The holidays offer friends and family the chance to gather together and celebrate the season’s tidings. However poignant the holiday spirit may be, many people view the holidays as a stress-inducing season. For 90 percent of Americans, the holidays are a time of incredible anxiety and hardly the “most wonderful time of the year.”
For many to enjoy the holiday season, they need to learn to reduce their anxiety. Already anxious that the holidays are approaching? Use the following three tips to help keep the stress levels to a minimum.
Having to be around family during the holidays can trigger anxiety. As some people don’t get along with heir family, this time of the year can bring up skeletons from the past that have yet to be dealt with. To avoid this sort of stress, it’s best to stay in the present by letting go of things that happened in the past. While these things still hurt and may cause discomfort, the present allows for new memories to be made.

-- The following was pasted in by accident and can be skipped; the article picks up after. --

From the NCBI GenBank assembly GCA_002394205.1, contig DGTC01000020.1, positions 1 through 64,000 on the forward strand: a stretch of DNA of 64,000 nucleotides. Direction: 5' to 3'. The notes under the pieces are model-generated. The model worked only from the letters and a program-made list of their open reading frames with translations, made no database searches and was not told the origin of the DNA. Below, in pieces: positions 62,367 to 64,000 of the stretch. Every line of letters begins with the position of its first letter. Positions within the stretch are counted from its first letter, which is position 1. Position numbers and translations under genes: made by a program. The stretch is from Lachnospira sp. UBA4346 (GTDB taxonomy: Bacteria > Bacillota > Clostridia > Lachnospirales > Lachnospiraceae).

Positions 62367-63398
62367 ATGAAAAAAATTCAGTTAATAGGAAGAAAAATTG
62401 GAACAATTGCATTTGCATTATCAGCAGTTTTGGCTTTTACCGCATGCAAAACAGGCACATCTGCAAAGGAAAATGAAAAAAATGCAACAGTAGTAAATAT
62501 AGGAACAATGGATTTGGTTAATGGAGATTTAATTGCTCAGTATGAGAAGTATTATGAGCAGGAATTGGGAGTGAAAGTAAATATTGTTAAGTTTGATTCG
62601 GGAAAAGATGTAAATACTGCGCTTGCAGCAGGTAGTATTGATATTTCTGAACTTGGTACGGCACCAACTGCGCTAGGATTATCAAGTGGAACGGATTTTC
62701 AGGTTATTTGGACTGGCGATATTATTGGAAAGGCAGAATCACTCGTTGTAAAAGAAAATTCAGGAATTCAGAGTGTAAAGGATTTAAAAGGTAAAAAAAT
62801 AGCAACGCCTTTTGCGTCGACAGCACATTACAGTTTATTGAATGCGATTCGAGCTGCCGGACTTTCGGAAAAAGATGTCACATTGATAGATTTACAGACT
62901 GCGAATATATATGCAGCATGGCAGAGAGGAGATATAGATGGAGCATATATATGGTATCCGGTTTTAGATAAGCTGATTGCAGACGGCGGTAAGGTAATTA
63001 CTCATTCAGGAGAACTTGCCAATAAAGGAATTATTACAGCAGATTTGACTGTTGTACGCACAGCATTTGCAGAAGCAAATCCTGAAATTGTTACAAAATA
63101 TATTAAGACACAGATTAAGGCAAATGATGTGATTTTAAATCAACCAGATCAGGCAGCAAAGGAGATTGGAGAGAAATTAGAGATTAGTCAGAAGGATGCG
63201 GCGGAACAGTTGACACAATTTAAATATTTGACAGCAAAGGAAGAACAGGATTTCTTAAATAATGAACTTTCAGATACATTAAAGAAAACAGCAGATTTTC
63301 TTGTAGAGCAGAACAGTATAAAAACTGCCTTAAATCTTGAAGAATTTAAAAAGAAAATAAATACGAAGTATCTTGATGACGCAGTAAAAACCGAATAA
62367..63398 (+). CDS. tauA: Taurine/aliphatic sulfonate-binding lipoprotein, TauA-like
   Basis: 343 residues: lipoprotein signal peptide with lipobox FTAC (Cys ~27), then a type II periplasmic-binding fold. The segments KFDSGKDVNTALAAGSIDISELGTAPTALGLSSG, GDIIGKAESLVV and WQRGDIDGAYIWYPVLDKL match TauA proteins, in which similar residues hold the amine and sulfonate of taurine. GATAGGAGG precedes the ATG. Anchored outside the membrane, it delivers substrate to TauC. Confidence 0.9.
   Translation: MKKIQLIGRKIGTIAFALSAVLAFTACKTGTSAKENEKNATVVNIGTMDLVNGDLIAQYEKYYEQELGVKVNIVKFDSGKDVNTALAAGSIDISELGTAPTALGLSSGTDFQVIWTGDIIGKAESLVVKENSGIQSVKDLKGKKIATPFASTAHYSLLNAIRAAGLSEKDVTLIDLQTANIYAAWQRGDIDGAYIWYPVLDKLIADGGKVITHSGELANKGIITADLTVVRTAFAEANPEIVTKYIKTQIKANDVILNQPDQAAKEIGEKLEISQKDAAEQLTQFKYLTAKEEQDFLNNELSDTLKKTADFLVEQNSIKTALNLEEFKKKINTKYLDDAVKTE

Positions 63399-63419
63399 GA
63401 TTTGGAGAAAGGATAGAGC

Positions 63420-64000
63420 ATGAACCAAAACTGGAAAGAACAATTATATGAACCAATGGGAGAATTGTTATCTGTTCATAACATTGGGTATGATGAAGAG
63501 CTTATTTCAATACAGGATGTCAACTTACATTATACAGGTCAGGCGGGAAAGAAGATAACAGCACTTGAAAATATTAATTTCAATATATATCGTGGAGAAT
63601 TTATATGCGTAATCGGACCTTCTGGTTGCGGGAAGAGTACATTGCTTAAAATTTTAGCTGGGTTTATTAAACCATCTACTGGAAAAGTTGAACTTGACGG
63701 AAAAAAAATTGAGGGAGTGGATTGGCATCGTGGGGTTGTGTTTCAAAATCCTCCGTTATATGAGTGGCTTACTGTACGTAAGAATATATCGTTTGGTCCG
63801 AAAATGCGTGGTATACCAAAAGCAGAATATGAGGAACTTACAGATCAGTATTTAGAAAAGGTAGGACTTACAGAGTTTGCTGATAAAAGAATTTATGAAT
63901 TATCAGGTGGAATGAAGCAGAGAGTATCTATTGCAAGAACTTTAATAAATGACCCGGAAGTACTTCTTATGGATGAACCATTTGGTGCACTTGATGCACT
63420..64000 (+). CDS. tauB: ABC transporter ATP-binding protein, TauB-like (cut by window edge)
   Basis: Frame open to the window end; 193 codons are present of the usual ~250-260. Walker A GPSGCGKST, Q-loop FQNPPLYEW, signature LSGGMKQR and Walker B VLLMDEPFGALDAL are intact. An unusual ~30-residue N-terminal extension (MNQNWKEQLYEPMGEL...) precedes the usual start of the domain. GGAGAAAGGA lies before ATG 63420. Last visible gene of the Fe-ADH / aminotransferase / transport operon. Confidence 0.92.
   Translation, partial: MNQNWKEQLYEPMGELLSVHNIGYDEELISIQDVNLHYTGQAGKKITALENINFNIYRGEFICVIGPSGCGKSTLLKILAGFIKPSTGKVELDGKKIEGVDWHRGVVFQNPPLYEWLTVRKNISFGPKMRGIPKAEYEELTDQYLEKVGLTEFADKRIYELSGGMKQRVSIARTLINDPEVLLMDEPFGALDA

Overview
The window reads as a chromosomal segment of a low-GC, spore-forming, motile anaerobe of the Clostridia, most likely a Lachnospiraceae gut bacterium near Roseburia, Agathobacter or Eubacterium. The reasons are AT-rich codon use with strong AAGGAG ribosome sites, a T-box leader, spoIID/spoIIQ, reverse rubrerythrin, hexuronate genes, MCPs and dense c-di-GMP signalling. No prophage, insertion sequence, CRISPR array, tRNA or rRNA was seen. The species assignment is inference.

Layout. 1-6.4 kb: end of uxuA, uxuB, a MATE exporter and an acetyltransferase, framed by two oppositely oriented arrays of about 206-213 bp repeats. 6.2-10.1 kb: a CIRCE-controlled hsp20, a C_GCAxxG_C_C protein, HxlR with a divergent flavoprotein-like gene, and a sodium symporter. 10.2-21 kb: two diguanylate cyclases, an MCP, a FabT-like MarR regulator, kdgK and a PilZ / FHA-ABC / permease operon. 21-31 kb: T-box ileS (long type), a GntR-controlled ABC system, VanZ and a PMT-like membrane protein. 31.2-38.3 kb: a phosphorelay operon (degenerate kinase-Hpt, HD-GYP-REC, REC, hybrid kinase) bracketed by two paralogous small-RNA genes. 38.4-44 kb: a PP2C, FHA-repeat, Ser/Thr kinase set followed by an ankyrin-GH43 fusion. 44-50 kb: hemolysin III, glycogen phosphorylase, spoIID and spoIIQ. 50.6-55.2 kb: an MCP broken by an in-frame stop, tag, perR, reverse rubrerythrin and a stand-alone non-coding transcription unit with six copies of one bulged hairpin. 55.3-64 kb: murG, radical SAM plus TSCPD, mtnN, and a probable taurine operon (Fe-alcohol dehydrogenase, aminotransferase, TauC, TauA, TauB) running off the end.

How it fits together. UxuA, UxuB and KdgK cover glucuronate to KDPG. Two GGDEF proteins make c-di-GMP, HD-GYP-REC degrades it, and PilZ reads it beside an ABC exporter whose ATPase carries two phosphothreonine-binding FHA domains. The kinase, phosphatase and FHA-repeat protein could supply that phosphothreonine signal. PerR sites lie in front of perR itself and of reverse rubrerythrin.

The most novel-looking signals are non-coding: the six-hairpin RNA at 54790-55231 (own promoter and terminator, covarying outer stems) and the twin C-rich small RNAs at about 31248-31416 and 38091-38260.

A lot of the holiday-related anxiety starts before the holiday season even beings. Often, most people focus on the negative experience that they will have during the holidays by imagining scenarios in their head. Instead of gearing up for an unpleasant experience, anyone that deals with anxiety over the holidays should try to focus on staying positive.
This positive thinking should carry through to the actual holiday and moments spent with family. While one could focus on the negative aspects during these moments, it’s essential to find the positivity during these situations.
Gratitude has the power to transform one’s mindset completely. Instead of thinking about what has gone wrong in the past or what will go wrong in the future, choose to be thankful for everything that is going right in the current moment. Choosing to count one’s blessings is one of the most effective ways to pull focus one’s mind on the things that matter.
Getting through the holidays can be a challenge for people that have anxiety about dealing with family. Anyone that is already dreading the end of the year should put these three tips into practice as the holiday season draws near.
Lisa Landman holds a Doctorate in Psychology and has worked in a variety of professional settings. Learn more about her professional work or check out her Twitter!
Originally published on LisaLandman.com